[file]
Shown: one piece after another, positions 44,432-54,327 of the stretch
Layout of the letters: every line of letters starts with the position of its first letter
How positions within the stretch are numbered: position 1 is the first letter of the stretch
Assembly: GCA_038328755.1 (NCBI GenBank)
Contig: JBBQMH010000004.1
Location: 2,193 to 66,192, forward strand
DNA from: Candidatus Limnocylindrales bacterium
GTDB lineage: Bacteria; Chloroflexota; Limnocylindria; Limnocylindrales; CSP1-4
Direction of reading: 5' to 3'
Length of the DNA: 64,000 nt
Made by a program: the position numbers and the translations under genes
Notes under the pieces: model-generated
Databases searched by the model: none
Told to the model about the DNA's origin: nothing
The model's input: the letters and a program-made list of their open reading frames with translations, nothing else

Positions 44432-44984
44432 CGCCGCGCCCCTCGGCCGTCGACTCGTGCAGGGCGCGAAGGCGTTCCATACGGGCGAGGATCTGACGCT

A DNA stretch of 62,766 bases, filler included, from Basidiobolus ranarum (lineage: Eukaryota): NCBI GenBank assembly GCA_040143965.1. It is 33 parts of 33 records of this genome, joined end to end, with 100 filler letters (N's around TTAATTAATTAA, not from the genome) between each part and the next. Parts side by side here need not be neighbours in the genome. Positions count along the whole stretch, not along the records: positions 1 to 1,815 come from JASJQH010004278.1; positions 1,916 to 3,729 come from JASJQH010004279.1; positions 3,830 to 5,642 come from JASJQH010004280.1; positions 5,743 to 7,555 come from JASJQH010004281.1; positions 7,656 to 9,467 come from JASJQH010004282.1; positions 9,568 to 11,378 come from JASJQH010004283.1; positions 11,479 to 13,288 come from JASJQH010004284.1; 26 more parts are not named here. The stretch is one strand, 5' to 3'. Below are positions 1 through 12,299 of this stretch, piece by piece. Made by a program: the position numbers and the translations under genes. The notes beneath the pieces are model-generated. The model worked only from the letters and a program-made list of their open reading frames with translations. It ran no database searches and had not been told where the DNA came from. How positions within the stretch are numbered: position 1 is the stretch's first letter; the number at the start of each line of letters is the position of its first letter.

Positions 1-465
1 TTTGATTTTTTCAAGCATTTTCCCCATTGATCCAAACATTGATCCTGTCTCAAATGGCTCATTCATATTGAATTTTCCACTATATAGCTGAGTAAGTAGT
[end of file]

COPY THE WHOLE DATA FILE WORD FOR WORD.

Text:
Shown: one piece after another, positions 44,432-54,327 of the stretch
Layout of the letters: every line of letters starts with the position of its first letter
How positions within the stretch are numbered: position 1 is the first letter of the stretch
Assembly: GCA_038328755.1 (NCBI GenBank)
Contig: JBBQMH010000004.1
Location: 2,193 to 66,192, forward strand
DNA from: Candidatus Limnocylindrales bacterium
GTDB lineage: Bacteria; Chloroflexota; Limnocylindria; Limnocylindrales; CSP1-4
Direction of reading: 5' to 3'
Length of the DNA: 64,000 nt
Made by a program: the position numbers and the translations under genes
Notes under the pieces: model-generated
Databases searched by the model: none
Told to the model about the DNA's origin: nothing
The model's input: the letters and a program-made list of their open reading frames with translations, nothing else

Positions 44432-44984
44432 CGCCGCGCCCCTCGGCCGTCGACTCGTGCAGGGCGCGAAGGCGTTCCATACGGGCGAGGATCTGACGCT

A DNA stretch of 62,766 bases, filler included, from Basidiobolus ranarum (lineage: Eukaryota): NCBI GenBank assembly GCA_040143965.1. It is 33 parts of 33 records of this genome, joined end to end, with 100 filler letters (N's around TTAATTAATTAA, not from the genome) between each part and the next. Parts side by side here need not be neighbours in the genome. Positions count along the whole stretch, not along the records: positions 1 to 1,815 come from JASJQH010004278.1; positions 1,916 to 3,729 come from JASJQH010004279.1; positions 3,830 to 5,642 come from JASJQH010004280.1; positions 5,743 to 7,555 come from JASJQH010004281.1; positions 7,656 to 9,467 come from JASJQH010004282.1; positions 9,568 to 11,378 come from JASJQH010004283.1; positions 11,479 to 13,288 come from JASJQH010004284.1; 26 more parts are not named here. The stretch is one strand, 5' to 3'. Below are positions 1 through 12,299 of this stretch, piece by piece. Made by a program: the position numbers and the translations under genes. The notes beneath the pieces are model-generated. The model worked only from the letters and a program-made list of their open reading frames with translations. It ran no database searches and had not been told where the DNA came from. How positions within the stretch are numbered: position 1 is the stretch's first letter; the number at the start of each line of letters is the position of its first letter.

Positions 1-465
1 TTTGATTTTTTCAAGCATTTTCCCCATTGATCCAAACATTGATCCTGTCTCAAATGGCTCATTCATATTGAATTTTCCACTATATAGCTGAGTAAGTAGT